10 February 2021
Early in your career, you made two dramatic changes of direction—from a degree in pharmacy to a PhD in single molecule biophysics, and then from there to a postdoc and subsequent career in tissue engineering and biosensing. How did that come about?
The choice of PhD was very much because I love learning. I wanted the intellectual challenge of doing something difficult, and I thought single molecule biophysics was about the hardest thing I could possibly do! The next switch was rather different; it was about wanting to transfer things I’d learnt into an opportunity to do something that could really impact on people’s lives and health—how one could use principles of materials science to actually help save lives.
I know they were unusually drastic switches, but you learn so much more if you throw yourself in at the deep end, because your learning curve is so enormous. You also see things from a different angle to people with a more traditional training. For me, it’s been absolutely invaluable, no question about it.
You run a large multidisciplinary group. How do you make that work?
It is without a doubt the friendliest most collaborative group in the world! I think the types of challenges we’re tackling benefit from having lots of disciplines coming together as this fosters a creative environment. It’s very interactive, social and a platform where anyone can put forward an idea. And seeing people come through my group, do well and then set up on their own and continue to be successful is one of the things that gives me the most pleasure. Over 45 of them are now professors in their own right, which is amazing! Many of them have created companies or got senior roles in industry. The knowledge that our group has played some part in supporting that is really rewarding, and I’m so proud of them.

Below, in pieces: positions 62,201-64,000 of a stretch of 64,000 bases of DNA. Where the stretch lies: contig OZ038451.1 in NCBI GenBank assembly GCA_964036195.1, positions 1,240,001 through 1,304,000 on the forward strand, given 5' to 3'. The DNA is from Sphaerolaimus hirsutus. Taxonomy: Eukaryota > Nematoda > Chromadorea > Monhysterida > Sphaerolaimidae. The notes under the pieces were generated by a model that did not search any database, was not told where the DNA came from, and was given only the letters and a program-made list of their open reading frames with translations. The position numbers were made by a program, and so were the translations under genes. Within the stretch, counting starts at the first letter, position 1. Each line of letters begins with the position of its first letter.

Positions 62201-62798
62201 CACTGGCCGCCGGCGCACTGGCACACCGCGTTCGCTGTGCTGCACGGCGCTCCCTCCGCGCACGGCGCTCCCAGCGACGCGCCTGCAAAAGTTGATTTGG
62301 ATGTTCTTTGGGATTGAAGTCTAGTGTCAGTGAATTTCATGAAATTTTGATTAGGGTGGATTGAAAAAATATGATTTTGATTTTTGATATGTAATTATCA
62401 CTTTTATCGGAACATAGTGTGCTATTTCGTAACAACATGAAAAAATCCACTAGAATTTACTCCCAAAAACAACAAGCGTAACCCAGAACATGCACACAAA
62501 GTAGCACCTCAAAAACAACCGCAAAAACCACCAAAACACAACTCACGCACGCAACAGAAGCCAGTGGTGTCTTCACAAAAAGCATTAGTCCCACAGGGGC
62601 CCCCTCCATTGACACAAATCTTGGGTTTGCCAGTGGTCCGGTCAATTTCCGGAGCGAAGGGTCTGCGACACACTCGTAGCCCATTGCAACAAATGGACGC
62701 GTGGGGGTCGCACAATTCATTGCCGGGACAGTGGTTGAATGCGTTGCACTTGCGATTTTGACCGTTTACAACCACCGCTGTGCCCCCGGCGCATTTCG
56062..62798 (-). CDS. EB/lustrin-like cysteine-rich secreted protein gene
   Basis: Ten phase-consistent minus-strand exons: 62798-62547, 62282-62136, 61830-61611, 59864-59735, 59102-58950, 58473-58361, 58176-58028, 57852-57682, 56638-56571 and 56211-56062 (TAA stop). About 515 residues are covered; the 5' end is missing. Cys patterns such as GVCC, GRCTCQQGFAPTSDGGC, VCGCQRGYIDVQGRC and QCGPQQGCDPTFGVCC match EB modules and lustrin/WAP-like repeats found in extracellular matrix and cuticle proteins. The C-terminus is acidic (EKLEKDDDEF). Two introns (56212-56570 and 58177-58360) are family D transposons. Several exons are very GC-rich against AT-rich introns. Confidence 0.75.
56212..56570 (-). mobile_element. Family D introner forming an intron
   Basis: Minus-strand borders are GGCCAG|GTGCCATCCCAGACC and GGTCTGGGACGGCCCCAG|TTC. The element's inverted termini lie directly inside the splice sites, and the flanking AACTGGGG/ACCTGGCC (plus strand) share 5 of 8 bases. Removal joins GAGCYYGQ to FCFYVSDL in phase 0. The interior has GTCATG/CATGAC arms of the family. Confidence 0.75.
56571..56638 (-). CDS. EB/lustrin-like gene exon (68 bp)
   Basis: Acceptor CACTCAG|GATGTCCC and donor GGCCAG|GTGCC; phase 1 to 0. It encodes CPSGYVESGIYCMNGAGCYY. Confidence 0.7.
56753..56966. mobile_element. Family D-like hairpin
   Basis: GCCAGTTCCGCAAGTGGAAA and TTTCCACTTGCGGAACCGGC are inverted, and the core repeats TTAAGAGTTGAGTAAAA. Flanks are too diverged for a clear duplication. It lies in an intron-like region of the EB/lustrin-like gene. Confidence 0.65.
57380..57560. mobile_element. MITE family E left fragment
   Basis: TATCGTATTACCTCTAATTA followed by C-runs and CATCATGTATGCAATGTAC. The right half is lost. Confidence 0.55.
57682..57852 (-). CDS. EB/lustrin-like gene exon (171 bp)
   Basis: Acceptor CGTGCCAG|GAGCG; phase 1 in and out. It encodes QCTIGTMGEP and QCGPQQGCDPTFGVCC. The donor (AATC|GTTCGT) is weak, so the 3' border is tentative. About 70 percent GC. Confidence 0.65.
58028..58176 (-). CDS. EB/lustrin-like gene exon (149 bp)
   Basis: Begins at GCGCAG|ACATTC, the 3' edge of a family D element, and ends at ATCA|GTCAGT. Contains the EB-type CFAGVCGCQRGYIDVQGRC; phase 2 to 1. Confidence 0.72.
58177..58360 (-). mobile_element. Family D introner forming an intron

What drives your research?
Our world is very unequal, and as a scientist I’m motivated to do what I can to help remedy that. We always ask ‘how can we make these things that are a fantastic feat of engineering, but design them so that they could be manufactured cheaply enough to work for the developing world?’ So we’re using our technologies to develop low-cost yet exceptionally sensitive diagnostics for things such as HIV, Ebola and malaria, and we’re also doing a lot of work with the Gates Foundation looking at new types of vaccines.
How have you and your lab coped during the pandemic?
I think the fact that our group is so collaborative and supportive has really shone during the pandemic. People’s ability to work through it has been helped by that supportive environment. Scientifically, a lot of the group came together to help develop low cost diagnostics for detection of COVID-19, and that work is going very well.
From a personal point of view, I’m home schooling three kids, so that’s interesting! My husband is helping a lot, so we’re doing OK.
What advice would you give someone starting out now?
First, choose a topic that you are passionate about, that has really important consequences, because it’s a big endeavour, being a scientist; it’s not a side job, it’s a full-time commitment of your thoughts in many ways.
Second, believe in yourself, and feel free to ignore advice if you don’t agree with it! It’s less the case for me now, but when I started, people were always telling me what I wouldn’t be able to achieve. Thankfully I also had amazingly supportive mentors and a brilliant group.
When I had my children—I had twins just after starting a faculty job at Imperial, and subsequently another baby— I surprised myself by being able to successfully combine a career and a family. So thirdly, I think I want to reassure young potential parents that you can find ways to combine both—go for it, if that’s what you want!
What does winning the FEBS | EMBO Women in Science Award mean to you?
I’m humbled by this award, which recognizes the work of our multidisciplinary team over many years.